Each year, the North Hall of the Las Vegas Convention Center is one of the most exciting places for CES-goers, as it houses (most of) the automotive technology the show has to offer. Here, the Faraday Future car was on display, alongside concept vehicles from almost every innovative auto manufacturer and tier one. But for techies, the real fun comes at booths where existing production vehicles have been retrofitted with the latest in silicon and software, giving attendees the ability to discover the underlying automotive technologies of tomorrow operating inside the real-world cars of today. Such is the case every year at the QNX Software (now BlackBerry QNX) booth.
The day before CES 2017 officially opened, BlackBerry QNX announced its latest safety-critical operating system (OS) for automotive, the QNX Software Development Platform 7.0 (QNX SDP 7.0). A 64-bit OS with 32-bit support, QNX SDP 7.0 provides a taste of the software suites that will be needed to support the consolidation of electronic control units (ECUs) into subsystem domain controllers in the future, and also retains the microkernel architecture of the QNX Neutrino real-time operating system (RTOS) to enable multi-level, policy-based control of ISO 26262 ASIL D-rated systems. As a result, separate domains are able to run on the same hardware using virtual machines (VMs) and automotive-grade hypervisors that isolate safety-critical functions from non-safety-critical ones, for example, an in-vehicle infotainment (IVI) system and digital instrument cluster.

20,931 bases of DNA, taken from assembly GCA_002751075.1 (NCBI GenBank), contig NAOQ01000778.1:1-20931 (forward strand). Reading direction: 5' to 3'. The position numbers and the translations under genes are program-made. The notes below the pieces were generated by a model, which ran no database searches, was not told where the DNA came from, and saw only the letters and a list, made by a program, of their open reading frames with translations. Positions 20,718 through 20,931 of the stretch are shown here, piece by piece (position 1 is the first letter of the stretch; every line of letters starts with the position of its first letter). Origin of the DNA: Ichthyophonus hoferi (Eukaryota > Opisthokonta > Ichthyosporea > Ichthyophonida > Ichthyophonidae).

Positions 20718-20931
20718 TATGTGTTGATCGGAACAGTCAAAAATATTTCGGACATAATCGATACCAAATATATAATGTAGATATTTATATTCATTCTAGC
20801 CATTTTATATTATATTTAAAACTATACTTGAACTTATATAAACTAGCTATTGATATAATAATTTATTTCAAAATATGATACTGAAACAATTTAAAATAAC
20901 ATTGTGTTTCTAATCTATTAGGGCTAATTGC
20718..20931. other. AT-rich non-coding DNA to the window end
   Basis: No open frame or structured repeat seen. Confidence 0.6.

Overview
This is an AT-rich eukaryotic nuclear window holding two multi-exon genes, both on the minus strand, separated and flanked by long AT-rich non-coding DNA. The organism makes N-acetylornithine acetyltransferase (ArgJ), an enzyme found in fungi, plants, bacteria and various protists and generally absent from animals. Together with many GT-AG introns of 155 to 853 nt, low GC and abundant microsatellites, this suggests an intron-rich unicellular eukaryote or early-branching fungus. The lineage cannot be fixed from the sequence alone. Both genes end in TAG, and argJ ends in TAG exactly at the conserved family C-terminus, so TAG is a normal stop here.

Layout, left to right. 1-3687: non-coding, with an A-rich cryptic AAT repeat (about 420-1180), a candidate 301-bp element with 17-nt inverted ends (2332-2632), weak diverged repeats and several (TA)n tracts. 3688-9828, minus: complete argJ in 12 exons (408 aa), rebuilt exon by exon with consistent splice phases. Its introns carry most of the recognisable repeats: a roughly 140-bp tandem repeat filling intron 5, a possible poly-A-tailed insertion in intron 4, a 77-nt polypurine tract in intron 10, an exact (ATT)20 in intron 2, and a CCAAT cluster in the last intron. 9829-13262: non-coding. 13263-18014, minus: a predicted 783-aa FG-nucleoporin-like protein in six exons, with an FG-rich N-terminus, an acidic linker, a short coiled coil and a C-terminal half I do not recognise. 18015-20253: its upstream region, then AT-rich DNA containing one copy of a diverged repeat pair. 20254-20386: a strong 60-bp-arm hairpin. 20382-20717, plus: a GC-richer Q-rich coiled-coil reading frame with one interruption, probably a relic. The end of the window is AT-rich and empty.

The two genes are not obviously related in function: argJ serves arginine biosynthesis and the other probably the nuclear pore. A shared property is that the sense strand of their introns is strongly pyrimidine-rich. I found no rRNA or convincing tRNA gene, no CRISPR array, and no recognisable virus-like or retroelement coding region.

This precise demo was on display at the BlackBerry QNX booth, where Grant Courville, Senior Director of Product Management at BlackBerry QNX invited me inside a 2016 Jaguar XJ concept car equipped with a digital cockpit design running QNX SDP 7.0. The digital cockpit of the retrofitted Jag was powered by an Intel x86-64 processor (the ARMv8 architecture is also supported, along with 32-bit system on chips (SoCs)), and aside from showcasing the latest in IVI and safety notification features available with QNX SDP 7.0, the demo showcased the OS’s ability to simultaneously run the instrument cluster on hardware and the IVI platform in a VM, and to do so safely. Even in the event of the infotainment system crashing, the BlackBerry QNX hypervisor ensured that each system remained safely isolated so that the instrument cluster could continue operating without a hitch.
Beta versions of QNX SDP 7.0 are available now for evaluation, with the fully commercialized product scheduled to hit the streets this quarter. Check out some of the advanced features for yourself from within the Jaguar XJ in the video below.